The Z4 is a soft-top sculp­ture with one of the world’s best six-cylin­der en­gines AT A GLANCE

Herald Sun - Motoring - - Front Page - JOHN CAREY

There’s noth­ing retro about the look of the new Z4 but its Aus­tralian de­signer’s love af­fair with BMW sports cars goes way back. “This one’s ex­tremely emo­tional, be­cause there’s such a per­sonal con­nec­tion,” says Calvin Luk. As a kid grow­ing up in Syd­ney, he dreamt of some­day work­ing as a de­signer for BMW.

The brand’s Z-badged two-seaters were the main at­trac­tion. “I loved the road­sters the most,” he re­calls.

Luk, now in his early 30s, has worked as a BMW de­signer for a decade. The new Z4 is his third ex­te­rior de­sign into pro­duc­tion, join­ing the cur­rent X1 and X3 SUVs.

Pro­duc­tion of the pre­vi­ous Z4 stopped in 2016 and BMW’s bosses wanted a new look for its re­place­ment. “We wanted to push for moder­nity,” says Luk. “There is a sub­tle nod to past Z cars but the over­all push was to look for­ward.”

To kick off the process of shap­ing the new Z4, the de­sign team spent a day driv­ing old Z cars from BMW’s her­itage col­lec­tion, in­clud­ing the drop-doored Z1 from the late 1980s, the mid-’90s Z3 and the rare, retro-look Z8 from 2000.

Luk drove to the mu­seum-car meet in his own first-gen­er­a­tion Z4, which went into pro­duc­tion in 2002.

Luk says the front view of the Z8 in­flu­enced the de­sign of the new Z4. “This one (the Z4) is a much more mod­ern in­ter­pre­ta­tion, still with those same pro­por­tions, the high-up head­lamps and the low kid­ney grilles.”

But the side view of the new Z4 isn’t like any pre­vi­ous Z. “This car is re­ally div­ing to the front, it’s re­ally sort of at­tack­ing the road,” says Luk.

The vis­ual ef­fect is cre­ated by the lines flow­ing from the new Z4’s an­gled air breather slot just be­hind its front whee­larches. This dis­tinc­tive vis­ual fea­ture “drives the whole sculp­ture”, ac­cord­ing to its de­signer.

The new Z4 lives up to its looks — at least in top-of-the-range M40i form, which was the only vari­ant BMW brought to the car’s in­ter­na­tional launch in Por­tu­gal.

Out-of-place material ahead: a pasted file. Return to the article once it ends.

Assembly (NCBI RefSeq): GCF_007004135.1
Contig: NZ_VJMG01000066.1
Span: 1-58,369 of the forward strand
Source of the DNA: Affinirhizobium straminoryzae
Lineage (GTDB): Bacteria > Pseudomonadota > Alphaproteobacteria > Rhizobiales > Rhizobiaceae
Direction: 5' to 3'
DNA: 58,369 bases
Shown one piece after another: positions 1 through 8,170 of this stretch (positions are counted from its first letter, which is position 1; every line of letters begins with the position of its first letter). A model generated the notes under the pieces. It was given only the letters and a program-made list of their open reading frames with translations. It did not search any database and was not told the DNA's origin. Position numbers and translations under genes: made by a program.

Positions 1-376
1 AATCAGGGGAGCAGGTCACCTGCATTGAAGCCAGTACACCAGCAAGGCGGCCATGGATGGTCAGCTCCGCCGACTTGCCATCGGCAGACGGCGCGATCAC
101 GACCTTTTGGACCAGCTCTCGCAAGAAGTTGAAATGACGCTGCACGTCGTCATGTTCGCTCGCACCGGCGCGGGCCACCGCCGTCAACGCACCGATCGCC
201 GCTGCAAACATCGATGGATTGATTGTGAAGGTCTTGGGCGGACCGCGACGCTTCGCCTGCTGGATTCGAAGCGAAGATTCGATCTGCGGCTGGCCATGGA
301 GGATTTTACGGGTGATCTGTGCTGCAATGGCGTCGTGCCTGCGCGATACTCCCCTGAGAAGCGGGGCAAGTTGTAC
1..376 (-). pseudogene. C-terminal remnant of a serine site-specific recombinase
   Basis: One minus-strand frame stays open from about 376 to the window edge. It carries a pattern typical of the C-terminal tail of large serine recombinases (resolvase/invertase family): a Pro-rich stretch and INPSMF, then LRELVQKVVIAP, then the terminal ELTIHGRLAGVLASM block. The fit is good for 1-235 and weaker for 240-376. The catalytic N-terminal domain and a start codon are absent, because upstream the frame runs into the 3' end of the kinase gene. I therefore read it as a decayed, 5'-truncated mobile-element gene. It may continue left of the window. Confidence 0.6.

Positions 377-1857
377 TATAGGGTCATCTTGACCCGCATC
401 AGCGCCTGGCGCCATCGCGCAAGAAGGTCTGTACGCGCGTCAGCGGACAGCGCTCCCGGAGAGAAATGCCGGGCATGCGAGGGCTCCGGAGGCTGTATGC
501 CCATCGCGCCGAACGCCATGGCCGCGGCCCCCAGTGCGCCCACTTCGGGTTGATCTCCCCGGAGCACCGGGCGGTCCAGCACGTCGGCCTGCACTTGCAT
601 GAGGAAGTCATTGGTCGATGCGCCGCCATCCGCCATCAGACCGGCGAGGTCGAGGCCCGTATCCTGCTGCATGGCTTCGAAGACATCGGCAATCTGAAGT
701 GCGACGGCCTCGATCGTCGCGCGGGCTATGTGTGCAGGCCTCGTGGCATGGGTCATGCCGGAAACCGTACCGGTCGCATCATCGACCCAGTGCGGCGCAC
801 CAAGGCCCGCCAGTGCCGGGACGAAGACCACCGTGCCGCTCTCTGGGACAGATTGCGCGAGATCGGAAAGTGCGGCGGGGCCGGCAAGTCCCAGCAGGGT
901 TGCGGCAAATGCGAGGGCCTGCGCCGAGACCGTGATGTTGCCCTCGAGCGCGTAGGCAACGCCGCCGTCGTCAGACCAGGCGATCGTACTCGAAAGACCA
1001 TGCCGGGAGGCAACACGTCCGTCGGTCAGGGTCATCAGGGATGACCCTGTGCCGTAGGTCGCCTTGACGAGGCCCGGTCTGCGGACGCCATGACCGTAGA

As well as the M40i, which has a 3.0-litre in­line turbo six un­der its bon­net, BMW will pro­duce the Z4 in 30i and 20i ver­sions, both with turbo 2.0-litre fours. An eight-speed au­to­matic is stan­dard in all.

The three-model line-up will reach Aus­tralia in about March. BMW Aus­tralia hasn’t yet fi­nalised pric­ing but the M40i is likely to be at least $125,000.

In the M40i, the engine is su­perb, de­liv­er­ing lots of lus­cious lunge ac­com­pa­nied by a pleas­ant bass ex­haust note. This is one of the world’s best sixes, no ques­tion.

Equally smooth is the Z4’s ex­cel­lent auto. It slurs from gear to gear when cruis­ing but be­comes a snappy shifter when the driver ups the pace.

BMW’s new two-seater han­dles as a sports car should. The sus­pen­sion feels firm, though not over-stiff, even when the M40i’s Driv­ing Ex­pe­ri­ence Con­trol switch is set to Com­fort.

The pay­off is that the car cor­ners flat and fast, re­spond­ing pre­cisely to ev­ery tiny move­ment of its thick-rimmed, leather­trimmed steer­ing wheel.

Se­lect­ing Sport or Sport+ stiff­ens the sus­pen­sion in in­cre­ments for even sharper han­dling — it’s best saved for smooth-sur­faced roads. In these modes, engine and trans­mis­sion alike are more sen­si­tive to the ac­cel­er­a­tor pedal, at the same time as let­ting ex­tra va-va-vroom emerge from the tailpipes.

Roof-down on a snaking clifftop road high above the At­lantic Ocean out­side Lis­bon, the Z4 M40i re­ally lived up to the maker’s Pure Driv­ing Plea­sure slo­gan.

De­spite its feel­good fo­cus, the new Z4 PRICE SAFETY ENGINE THIRST 0-100KM/H

The Z4 is one of BMW’s most no­madic mod­els. The first gen­er­a­tion of the sports car was man­u­fac­tured in Spar­tan­burg, US, BMW Z4 M40i doesn’t ig­nore prac­ti­cal con­cerns. Com­pared to its pre­de­ces­sor, this one is longer and wider, and has a much larger boot.

The 50 per cent in­crease in cargo space is a re­sult of BMW’s de­ci­sion to give this one a proper soft-top in­stead of the space-hun­gry fold­ing hard­top is used for the pre­vi­ous model. The 281L boot ca­pac­ity is the same roof down or roof up.

With the fab­ric roof up, rear­ward vi­sion is lim­ited but the in­te­rior is a qui­eter and cosier en­vi­ron­ment. This is a speedy roof, too, tak­ing only 10 sec­onds to op­er­ate at up to 50km/h.

The cock­pit pro­vides sup­port­ive seat­ing for two in a classy am­bi­ence in looks and feel alike.

There’s a high level of stan­dard safety tech, too. Pedes­trian warn­ing with city brak­ing func­tion, col­li­sion and lane-de­par­ture warn­ing are among the stan­dard driver-as­sist sys­tems.

The op­tions list will in­clude pretty well ev­ery­thing in BMW’s driver-as­sis­tance arse­nal. It’s a sim­i­lar story with the in­fo­tain­ment.

Mod­ern and mus­cu­lar to look at — and fine fun to drive on an empty wind­ing road — BMW’s new sports car doesn’t ne­glect ev­ery­day driv­ing needs. It’s the kind of sports car to make Sun­day morn­ings truly mem­o­rable and Mon­day to Fri­day eas­ily en­durable.

the se­cond in Re­gens­burg, Ger­many, while the new one will roll off an as­sem­bly line in Graz, Aus­tria.


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